This effort established trust and credibility in me with the folks at the employment agencies which was very valuable when we officially launched our hiring efforts. As an extra bonus, I can call these people friends!

Developing the Strategy for Staffing a New Mine – Connect with the Communities

In the fall of 2012, I was ‘officially’ tasked with developing a strategy for recruiting and staffing our newly licensed uranium mine located in south central Wyoming.  When I say ‘officially’ I mean it was time to launch the strategy I had been developing and working on for several years.

I actually started developing the recruiting and hiring strategy a few years prior to my having to launch it.  We had been working on the permitting and licensing of the mine for several years but did not know exactly when we were going to receive the final set of permits that would allow us to start the construction and operation activities.  So with the luxury of time, I set out.

The first thing I did was make connections with people in the communities where our employee base would be located.  In this case, Rawlins, Bairoil, Wamsutter, Riverton, and Lander.  I focused most of my attention on Rawlins, Bairoil and Wamsutter because those communities are 45 to 15 minutes away from the mine site while Riverton and Lander are a little over an hour away.

I started the process of connecting with the economic development organizations in Rawlins by learning when they held their meetings and attended them.  I made sure I looked the part by arriving in Rawlins in the white company Ford F-150 with Wyoming plates (bad form showing up in Wyoming as a “greenie” with green Colorado plates!)  and wearing a company shirt and my Wranglers and roper boots.   The Rawlins community is a small Wyoming town with the majority of the population employed in the extractive industries and are predominately hard working blue collar.  It’s important to be deferential and try to fit in and not come off as a big shot big city type coming in to save them.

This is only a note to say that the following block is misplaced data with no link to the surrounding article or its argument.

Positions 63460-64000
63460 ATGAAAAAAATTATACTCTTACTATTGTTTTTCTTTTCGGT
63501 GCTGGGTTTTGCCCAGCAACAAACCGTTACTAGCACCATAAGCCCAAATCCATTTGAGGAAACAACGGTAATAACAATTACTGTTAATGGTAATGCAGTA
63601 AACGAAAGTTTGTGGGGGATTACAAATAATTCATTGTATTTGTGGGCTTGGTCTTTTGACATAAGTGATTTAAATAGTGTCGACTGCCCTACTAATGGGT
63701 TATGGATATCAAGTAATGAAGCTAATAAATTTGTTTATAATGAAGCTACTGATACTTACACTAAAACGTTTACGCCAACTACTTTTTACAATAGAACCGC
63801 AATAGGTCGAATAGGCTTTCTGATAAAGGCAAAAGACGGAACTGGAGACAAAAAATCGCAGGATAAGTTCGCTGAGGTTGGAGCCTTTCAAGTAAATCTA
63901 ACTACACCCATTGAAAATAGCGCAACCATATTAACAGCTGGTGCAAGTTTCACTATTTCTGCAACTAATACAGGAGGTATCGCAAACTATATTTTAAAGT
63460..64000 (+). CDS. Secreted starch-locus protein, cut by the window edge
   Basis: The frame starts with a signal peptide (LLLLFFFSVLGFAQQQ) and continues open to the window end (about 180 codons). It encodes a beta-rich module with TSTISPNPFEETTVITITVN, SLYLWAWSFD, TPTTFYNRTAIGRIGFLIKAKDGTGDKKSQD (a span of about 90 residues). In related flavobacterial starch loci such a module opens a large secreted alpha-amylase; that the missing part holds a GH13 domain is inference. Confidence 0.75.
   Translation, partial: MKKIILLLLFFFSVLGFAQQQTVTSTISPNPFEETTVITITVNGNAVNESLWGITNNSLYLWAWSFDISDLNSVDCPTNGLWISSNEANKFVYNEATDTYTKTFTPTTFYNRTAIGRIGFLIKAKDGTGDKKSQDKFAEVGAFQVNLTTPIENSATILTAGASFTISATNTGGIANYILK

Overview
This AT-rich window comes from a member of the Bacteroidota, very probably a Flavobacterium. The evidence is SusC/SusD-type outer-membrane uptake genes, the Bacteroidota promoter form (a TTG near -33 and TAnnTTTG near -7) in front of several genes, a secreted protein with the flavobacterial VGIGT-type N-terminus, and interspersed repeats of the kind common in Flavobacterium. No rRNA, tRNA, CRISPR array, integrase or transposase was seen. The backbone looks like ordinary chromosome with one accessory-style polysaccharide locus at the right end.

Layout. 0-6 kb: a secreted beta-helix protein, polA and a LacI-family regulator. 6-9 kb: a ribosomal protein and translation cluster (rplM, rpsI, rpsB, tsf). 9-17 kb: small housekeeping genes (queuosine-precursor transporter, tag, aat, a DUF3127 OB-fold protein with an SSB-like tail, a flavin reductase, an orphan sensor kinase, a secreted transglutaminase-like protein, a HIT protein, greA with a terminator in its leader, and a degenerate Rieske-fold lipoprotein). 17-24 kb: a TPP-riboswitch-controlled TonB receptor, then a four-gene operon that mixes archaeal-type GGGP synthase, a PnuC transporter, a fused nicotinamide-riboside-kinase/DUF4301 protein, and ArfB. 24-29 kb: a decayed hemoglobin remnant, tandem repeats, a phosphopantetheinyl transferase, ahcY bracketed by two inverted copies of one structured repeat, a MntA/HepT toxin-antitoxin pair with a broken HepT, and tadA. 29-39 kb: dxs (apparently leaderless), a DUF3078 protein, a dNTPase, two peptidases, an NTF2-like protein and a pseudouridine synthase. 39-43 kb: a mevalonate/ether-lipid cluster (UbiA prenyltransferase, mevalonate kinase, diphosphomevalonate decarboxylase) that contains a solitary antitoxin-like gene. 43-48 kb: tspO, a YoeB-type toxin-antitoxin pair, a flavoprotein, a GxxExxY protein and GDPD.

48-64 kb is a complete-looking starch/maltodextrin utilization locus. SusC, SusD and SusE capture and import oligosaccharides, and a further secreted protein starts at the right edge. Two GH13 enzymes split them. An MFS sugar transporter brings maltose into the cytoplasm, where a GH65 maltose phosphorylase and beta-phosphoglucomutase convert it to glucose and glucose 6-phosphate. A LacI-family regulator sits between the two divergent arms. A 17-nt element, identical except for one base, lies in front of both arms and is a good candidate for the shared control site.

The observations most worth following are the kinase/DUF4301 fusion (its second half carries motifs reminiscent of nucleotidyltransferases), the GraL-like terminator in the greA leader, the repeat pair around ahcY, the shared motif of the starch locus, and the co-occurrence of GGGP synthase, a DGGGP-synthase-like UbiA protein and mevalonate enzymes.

When attending these meetings, I simply introduced myself to everybody I could and explained who I was and what my company’s future hiring plans were.  This, of course, generated a very positive reaction leading the people I met to introduce me to other local influential officials.  I soon built up a solid network of influential people in Rawlins, Bairoil, and Wamsutter and kept in touch with them by sending them press releases of our progress, emailing them with company updates, and making presentations at city council and annual local “roundtable” meetings.

In addition to attending these meetings, I made a lot of phone calls and knocked on a lot of office doors.  This effort introduced me to a lot of people who would later help with my recruiting efforts and with gathering public support for the company.  I also made a lot of new friends.

I was able to build a level trust with the influencers in the communities.  This was important because they have lived through many “boom and bust” periods where companies swept in with big promises and swept out when things got tough, leaving the communities holding the bag for the infrastructure costs they incurred to accommodate the influx of employees.

Initially connecting with the communities established the critical foundation for the next steps in the strategy for staffing the mine.  Steps I will cover in a series of future posts.

Staffing a New Mine From Scratch – Introduction

I think I’m safe claiming that not a lot of HR professionals have been responsible for staffing a new mine from scratch – much less a new uranium mine.  There are currently eight (including ours) uranium mines operating in the United States with the most recent one, before ours, coming on line two years ago in Texas.  When we were finally given the green light to start construction of the mine in October of 2012, I had to start the implementation of the plan I had been working on for four years.  I want to share the steps I took in a multi-part series of posts, starting with this introduction.

It took a lot of work laying important foundations during the four years because there was no HR department when I started.  Everything basically was built from scratch along the way.  There are also not a lot of experienced uranium miners to recruit and hire.  It was a challenging undertaking but that’s what made it rewarding and interesting!

I’m very proud of what we accomplished and want to share it here on Hard Hat HR.  Hopefully you will find it interesting and helpful if and when you need to staff a new and remote start-up operation.  A lot of what we did can be applied to other industries but you will discover much of what we were able to successfully implement will only work in smaller rural communities – “Hard Hat” communities if you will.